I went to Goodwill yesterday to drop off a trunk full of items to donate. The line was so long that I decided to go to lunch first and try again later. Evidently, everyone is thinking the same thing. It’s a new year and time to start fresh. I’ve seen more organizational ads and commercials this month than I have all year. The big box stores have plastic bins front and center in their displays.
Last year I read the book by Japanese author Marie Kondo The Life-Changing Magic of Tidying Up. I feel like if you haven’t heard of this book then you might be living under a rock. References to it are everywhere. I noticed too that Netflix recently aired a show where Marie goes house to house helping unorganized families clear and organize their spaces.
In Kondo’s book, one of the biggest points is that items in our home should spark joy. She actually suggests that we hold each item in our home and concentrate on how it makes us feel. Her suggestion is that we only keep items in our house that make us joyful and give the rest away.
While this concept is a little out there for me…I mean…toilet paper doesn’t exactly spark joy for me, but I feel like I should keep some in the house.
But there is something to be said for having respect for the things in your life. When you have fewer things you can take better care of the items you do have. We live in such a disposable world with inexpensive mass-produced products that it’s often easier to just buy another one of something, than taking the time to find the one you might have at home. Having respect for your things means being conscious that the worth of an item represents the time it took to earn the wages to purchase that item.
Over the past year, instead of going full “minimalistic” I’ve been evaluating our possessions based on three questions:
Do I love it?
Do I use it often?
Do I need it?
So far the process has been quite successful! Not only is our house functioning better, but I find that we’re saving money by knowing what we have (and more importantly where it is in our house). It’s also put an end to impulse purchases.
I started thinking about how this system could be used in the homestead setting. In my opinion, it gets a little more complicated when it comes to homesteading tools. We often find ourselves trying to “rig” something up with a piece of scrap wood, a length of fencing, and some bailing twine more than I’d like to admit.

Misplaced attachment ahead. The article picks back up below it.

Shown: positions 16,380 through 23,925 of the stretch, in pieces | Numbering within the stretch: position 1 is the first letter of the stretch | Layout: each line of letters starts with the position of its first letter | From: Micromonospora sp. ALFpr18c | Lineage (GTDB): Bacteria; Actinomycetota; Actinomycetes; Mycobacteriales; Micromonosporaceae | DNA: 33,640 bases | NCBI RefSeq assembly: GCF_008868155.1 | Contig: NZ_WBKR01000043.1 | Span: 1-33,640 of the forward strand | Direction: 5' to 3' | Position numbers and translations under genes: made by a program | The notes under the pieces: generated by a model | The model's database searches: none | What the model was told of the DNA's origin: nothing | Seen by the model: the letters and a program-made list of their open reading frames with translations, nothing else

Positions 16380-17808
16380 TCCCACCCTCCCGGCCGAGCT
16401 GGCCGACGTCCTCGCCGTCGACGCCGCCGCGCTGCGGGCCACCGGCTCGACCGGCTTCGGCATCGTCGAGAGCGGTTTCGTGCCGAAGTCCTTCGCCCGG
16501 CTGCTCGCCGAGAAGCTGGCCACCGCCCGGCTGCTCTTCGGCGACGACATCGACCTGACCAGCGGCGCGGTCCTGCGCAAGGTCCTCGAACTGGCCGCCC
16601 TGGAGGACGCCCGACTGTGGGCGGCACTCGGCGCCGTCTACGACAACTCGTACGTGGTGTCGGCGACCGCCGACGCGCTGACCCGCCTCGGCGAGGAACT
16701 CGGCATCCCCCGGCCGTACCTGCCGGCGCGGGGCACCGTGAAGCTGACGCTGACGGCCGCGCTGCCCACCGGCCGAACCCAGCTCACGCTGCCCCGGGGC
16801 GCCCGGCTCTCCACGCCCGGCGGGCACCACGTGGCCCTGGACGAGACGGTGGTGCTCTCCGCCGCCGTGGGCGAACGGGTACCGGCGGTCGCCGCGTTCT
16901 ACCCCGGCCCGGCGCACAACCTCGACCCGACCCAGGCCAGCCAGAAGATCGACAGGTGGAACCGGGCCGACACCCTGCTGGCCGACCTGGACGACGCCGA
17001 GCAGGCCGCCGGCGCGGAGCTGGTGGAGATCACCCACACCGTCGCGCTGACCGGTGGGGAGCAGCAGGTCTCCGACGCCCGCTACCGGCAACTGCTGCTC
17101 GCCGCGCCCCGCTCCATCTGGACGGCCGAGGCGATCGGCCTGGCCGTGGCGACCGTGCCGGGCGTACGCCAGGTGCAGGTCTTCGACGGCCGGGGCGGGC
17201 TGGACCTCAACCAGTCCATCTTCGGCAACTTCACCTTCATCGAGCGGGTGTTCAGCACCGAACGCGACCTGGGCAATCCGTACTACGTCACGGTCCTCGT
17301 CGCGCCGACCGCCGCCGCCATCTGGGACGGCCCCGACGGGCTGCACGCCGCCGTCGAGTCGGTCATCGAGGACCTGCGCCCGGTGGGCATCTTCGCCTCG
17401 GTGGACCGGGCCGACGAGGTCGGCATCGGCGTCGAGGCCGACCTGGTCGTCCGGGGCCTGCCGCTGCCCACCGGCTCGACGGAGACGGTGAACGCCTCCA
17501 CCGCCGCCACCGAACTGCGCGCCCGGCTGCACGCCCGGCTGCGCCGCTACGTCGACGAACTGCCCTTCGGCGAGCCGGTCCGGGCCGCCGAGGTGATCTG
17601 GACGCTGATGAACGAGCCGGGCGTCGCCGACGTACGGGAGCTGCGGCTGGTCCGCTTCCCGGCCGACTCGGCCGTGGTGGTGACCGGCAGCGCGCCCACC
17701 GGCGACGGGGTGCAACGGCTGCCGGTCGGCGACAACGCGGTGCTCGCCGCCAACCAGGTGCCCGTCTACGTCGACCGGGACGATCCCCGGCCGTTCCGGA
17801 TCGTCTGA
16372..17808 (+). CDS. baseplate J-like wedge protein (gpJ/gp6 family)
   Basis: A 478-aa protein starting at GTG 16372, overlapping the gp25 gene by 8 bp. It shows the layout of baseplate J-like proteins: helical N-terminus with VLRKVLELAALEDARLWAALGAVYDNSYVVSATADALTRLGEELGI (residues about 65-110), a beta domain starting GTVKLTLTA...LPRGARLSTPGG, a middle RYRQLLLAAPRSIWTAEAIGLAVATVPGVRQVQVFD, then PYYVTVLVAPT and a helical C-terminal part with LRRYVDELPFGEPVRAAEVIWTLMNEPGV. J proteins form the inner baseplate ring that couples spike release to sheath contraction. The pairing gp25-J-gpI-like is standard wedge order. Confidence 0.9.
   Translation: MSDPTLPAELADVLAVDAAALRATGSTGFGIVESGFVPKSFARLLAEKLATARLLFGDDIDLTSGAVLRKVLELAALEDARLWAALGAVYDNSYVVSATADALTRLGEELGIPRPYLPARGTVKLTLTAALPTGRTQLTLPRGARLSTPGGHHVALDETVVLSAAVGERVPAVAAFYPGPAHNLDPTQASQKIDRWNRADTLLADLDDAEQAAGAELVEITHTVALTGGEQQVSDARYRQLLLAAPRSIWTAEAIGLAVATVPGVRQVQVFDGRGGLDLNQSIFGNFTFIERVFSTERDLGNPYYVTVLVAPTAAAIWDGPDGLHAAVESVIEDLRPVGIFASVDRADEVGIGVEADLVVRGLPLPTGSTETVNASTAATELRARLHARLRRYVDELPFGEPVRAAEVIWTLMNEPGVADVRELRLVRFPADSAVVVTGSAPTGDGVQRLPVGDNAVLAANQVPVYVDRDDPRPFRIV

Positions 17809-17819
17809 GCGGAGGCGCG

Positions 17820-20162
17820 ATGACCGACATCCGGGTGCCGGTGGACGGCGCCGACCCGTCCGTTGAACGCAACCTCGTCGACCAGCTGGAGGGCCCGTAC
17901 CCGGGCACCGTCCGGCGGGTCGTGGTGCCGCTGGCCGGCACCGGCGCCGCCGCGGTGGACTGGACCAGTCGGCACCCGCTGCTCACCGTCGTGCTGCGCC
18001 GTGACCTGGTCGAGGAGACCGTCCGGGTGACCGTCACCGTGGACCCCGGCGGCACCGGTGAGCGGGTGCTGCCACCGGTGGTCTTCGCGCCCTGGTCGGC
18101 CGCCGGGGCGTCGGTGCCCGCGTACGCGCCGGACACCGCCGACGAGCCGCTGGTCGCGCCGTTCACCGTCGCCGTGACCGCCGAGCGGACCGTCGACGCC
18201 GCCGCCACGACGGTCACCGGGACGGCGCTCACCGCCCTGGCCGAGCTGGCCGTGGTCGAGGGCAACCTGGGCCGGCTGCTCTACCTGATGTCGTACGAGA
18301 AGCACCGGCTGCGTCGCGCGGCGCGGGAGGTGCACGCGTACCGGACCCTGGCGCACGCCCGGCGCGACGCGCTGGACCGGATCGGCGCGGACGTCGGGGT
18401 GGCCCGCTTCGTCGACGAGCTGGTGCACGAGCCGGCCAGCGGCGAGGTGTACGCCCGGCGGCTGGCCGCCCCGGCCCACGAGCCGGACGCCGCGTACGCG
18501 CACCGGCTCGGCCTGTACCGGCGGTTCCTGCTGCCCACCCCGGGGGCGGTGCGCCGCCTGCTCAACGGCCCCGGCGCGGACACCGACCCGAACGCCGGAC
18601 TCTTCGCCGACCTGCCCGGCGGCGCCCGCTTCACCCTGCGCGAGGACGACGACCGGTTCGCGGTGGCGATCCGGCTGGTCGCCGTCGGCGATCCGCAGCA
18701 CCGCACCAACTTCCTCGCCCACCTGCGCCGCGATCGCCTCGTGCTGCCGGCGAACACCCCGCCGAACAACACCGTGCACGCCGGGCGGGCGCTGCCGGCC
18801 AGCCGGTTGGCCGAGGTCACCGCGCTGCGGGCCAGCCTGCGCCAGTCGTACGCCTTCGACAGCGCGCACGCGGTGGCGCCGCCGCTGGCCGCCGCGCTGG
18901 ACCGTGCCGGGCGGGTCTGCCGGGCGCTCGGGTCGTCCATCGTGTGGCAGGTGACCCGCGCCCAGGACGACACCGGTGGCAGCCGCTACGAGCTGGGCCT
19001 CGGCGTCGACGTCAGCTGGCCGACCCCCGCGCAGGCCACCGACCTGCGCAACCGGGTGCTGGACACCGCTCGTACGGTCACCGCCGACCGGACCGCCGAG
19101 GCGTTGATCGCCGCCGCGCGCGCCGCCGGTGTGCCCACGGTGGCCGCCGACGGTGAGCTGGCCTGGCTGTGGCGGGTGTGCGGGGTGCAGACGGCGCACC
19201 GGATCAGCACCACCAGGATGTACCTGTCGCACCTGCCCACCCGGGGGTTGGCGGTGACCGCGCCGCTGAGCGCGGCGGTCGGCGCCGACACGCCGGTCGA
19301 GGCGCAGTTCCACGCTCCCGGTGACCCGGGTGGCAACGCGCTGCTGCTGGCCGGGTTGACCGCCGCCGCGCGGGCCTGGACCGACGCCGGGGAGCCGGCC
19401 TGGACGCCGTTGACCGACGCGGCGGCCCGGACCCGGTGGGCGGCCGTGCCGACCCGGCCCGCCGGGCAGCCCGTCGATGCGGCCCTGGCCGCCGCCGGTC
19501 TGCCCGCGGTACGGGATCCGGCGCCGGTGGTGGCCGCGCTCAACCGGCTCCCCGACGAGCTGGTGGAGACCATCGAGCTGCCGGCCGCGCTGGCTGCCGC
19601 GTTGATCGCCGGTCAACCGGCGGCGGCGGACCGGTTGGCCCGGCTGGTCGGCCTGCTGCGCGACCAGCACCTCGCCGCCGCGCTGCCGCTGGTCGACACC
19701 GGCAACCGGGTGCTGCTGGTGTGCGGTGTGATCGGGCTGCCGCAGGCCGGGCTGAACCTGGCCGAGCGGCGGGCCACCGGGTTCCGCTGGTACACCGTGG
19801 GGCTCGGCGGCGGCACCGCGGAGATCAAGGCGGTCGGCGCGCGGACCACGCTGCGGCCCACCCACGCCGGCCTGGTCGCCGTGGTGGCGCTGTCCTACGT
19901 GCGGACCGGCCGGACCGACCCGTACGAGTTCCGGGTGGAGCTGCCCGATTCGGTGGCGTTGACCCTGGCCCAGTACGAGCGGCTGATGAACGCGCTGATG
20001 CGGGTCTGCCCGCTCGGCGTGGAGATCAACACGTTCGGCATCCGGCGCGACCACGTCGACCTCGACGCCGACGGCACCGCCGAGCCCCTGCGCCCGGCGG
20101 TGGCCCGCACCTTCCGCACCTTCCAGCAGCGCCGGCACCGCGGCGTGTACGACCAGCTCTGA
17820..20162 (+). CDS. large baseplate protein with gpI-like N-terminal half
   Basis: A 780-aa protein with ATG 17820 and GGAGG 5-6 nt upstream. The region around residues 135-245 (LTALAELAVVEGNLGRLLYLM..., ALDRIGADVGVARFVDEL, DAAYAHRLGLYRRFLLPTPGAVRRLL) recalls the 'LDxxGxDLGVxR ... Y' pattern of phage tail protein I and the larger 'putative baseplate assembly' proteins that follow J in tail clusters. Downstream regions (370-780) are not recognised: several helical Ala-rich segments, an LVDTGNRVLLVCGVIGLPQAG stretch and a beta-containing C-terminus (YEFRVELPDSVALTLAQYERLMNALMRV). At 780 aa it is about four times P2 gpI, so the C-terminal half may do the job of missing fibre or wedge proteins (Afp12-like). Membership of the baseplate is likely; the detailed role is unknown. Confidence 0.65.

Tools break in the middle of projects, so a spare can come in handy. Do we need 3 spade shovels? Well, last year the handle broke mid-project so that third shovel came in handy.
But on the other hand…how long did it take for us to find said shovel amongst all the other “spare tools” we have piled in the corner?
How long does it take us to find a pair of pliers or a spool of wire or the box of washers amongst all the other bits and bobs that reside in the second story of our barn? And how much stress does that create?
I think in Homesteading the lack of stress that comes with minimalism comes before the project even starts.
If I could tell my younger self one thing before we bought our farm is to TAKE IT SLOW!!! To start small and when I’ve mastered that small task, add another small task and see how it goes.
When starting a garden, for example, it is SO tempting to plow up half the yard and buy every plant in the nursery. But more often than not, come July, the garden is too much to take care of. The weeds are 3 feet tall, nothing’s been watered and everything is leggy and strangled.
I think it is in these ideas of overachievement where minimalism can be truly useful in the Homestead. Taking really good care of a few tomatoes and some herbs is much more rewarding than losing a hundred plants to a jungle of weeds. You will save money and feel the sweet, satisfying bliss of accomplishing something and doing it well.
As far as the bits and bobs that tend to collect from projects around the homestead…I think in undertaking tasks in a slow, deliberate and thought out way, the things you need, love, and use around the homestead will be clear.
If the housing you have for your animals is sufficient and well thought out, you probably won’t need that emergency piece of fencing.
If you’re not in a rush to dig the hole with the spade shovel, then you’ll have time to replace the handle instead of keeping 3 tools of the same kind “just in case”.
…and so forth.
Minimalism isn’t for everyone, and everyone’s minimum looks different from the next. But if you’re feeling stressed out like we were about the sheer amount of things laying around and the amount of time it took to find things, then maybe look around your homestead and evaluate where you can cut back.
Do you need to sell a few chickens to make the coop more manageable?
Do you need to cut back on the number of garden beds you grow this year?
Can you dry off one or two of your milk goats so that you aren’t stressed into processing so much dairy every day?
Are their tools in your tool shed that you no longer have a use for?
Do you have multiple tools for the same purpose?
Are their things that you’re “meaning” to fix, like old lawn mowers? Chainsaws? Etc. that are just taking up space?
Think it over.
I do encourage you to donate and recycle whenever appropriate.